|'Neon Ska Tree' Ska full album music drawing, 134 x173cm|
A bit of good news in a bad climate! The summer of admin and furious drawing seems to have paid off, ACE have accepted my application to develop my practice, with a focus on music drawings. This includes the funds to carry out a participatory Music Drawing event at 'Band on The Wall' in collaboration with the general public, musicians, dancers and using silent disco equipment. The Event will be on January the 27th 2011, watch this space for details!
Drawing with a Dancer
Playing with music drawing and dance (One) from Naomi Kendrick on Vimeo.
Dancer Gemma Connell and I have been exploring links between drawing music and dancing. We have drawn music together, so Gemma can understand how it works, and for me to discover more about how people respond to drawing music. My response to seeing Gemma dance in the film above was to say "How you look is what is happening in my head when I draw" I do not imagine myself to be dancing, or try to. Watching Gemma is like a visualization of how I feel when drawing, she looks as if she is consumed by sound, where in fact her discipline means she is the one, if deceptively, in control.
Talking to Gemma has revealed a strong shared understanding, in terms of the mental processes found in both disciplines. It seems there are crossovers in the language you can use to describe both dancing and drawing. Gemma also said that from her perspective as a dancer it was “Amazing” as through drawing a song, rather than just 'hearing it' she had really listened, and learnt the song straight away. Usually she has to hear something several times before being able to create a dance around it, and even suggested dancers should use this as a method.
Dancer Gemma Connell
|'Untitled' Full album drawing, 'Plastic Beach' by The Gorillaz 89 x 114cm|
|'Brian Eno track 1 part 1' A1 aprox|
I am expressing something through making a visual artwork though my 'subject', sound, has no visual form. What I am actually drawing is the experience of listening, what that evokes in me. I am in effect removing symbolism. Instead of using familiar imagery to represent my emotional state and experience of something I am drawing it directly, in real time, 'hand to mouth'. Sometimes drawings don't 'work', after wards I can recognize in a drawing where I have lost focus or chosen materials unwisely. This is where vision comes back to the fore, and repeat drawing and careful editing become an important part of the process.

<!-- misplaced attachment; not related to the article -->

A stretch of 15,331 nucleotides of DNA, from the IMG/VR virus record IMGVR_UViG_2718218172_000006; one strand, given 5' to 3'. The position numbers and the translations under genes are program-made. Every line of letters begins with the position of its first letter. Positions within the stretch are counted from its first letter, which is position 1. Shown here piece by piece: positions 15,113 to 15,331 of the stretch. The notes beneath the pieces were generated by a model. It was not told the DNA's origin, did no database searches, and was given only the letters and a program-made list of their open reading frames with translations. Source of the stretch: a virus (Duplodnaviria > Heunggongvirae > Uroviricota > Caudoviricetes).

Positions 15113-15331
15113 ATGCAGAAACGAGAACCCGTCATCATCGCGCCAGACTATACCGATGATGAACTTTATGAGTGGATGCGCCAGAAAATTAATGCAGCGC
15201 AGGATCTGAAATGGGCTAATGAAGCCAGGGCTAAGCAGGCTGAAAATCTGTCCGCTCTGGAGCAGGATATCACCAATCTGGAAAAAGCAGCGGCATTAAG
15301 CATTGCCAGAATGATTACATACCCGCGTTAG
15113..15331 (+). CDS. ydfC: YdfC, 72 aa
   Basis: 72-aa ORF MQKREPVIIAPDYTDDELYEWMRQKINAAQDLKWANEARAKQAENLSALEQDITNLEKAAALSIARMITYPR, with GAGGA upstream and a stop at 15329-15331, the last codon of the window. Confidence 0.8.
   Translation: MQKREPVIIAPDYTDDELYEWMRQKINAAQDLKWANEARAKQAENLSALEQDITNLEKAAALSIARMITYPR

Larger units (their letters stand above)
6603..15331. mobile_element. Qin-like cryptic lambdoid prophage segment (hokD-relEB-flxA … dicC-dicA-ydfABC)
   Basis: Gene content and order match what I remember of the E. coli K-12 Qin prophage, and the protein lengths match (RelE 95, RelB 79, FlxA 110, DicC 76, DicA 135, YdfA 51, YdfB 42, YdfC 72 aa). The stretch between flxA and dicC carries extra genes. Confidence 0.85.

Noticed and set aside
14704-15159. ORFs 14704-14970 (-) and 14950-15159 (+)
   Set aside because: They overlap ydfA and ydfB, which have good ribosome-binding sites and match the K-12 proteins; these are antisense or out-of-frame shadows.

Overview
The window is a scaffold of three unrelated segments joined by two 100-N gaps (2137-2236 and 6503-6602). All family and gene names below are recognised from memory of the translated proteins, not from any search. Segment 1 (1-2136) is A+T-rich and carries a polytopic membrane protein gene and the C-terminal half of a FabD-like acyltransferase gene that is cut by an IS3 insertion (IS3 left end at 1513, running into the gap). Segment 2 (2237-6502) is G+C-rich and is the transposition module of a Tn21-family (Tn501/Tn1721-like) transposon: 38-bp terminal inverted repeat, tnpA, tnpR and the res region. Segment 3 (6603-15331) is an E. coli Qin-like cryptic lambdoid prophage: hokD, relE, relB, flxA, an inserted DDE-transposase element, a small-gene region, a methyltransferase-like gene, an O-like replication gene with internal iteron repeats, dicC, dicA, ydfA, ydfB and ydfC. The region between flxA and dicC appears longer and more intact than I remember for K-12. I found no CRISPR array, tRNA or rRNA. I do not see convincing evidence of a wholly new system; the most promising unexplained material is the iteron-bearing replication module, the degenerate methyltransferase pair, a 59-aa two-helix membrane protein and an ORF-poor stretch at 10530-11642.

|'Hallelujah, Jeff Buckley' A1 aprox|
The ‘full album’ drawings are much more physical, often exhausting to do. I position myself on the floor in the center of a huge piece of paper, and draw along, around and between myself whilst focusing on an hour of music. There are current arguments within the music industry for listening to whole albums rather than individual tracks, as the itunes generation tends to do, the same debate could be applied to my drawing process. Working with an entire album is more like going to a concert, or club night. You become absorbed by the whole, rather than a series of individual items. I begin to merge with the drawing, visually if you were to watch me do it, but also in the resulting drawing which reveals the bodily experience that occurred during its making. This is an aspect of my drawing that I have found people are particularly interested in. I am not a dancer or performer but people are drawn to the idea of seeing me in the act. Interestingly for me, when in that act (and as my participants have and will find) you have little awareness of your outer appearance. The place in which you draw is entirely inside yourself.
|'Untitled' whole album drawing 'Stories from the city, stories from the sea' by PJ Harvey. 135 x 175cm|
|'Dirty Rainbow' Whole album drawing 'Panic Prevention' Jamie T, 135 x 170cm|
Naomi Kendrick Music Drawings link
Photography by Andrew Brooks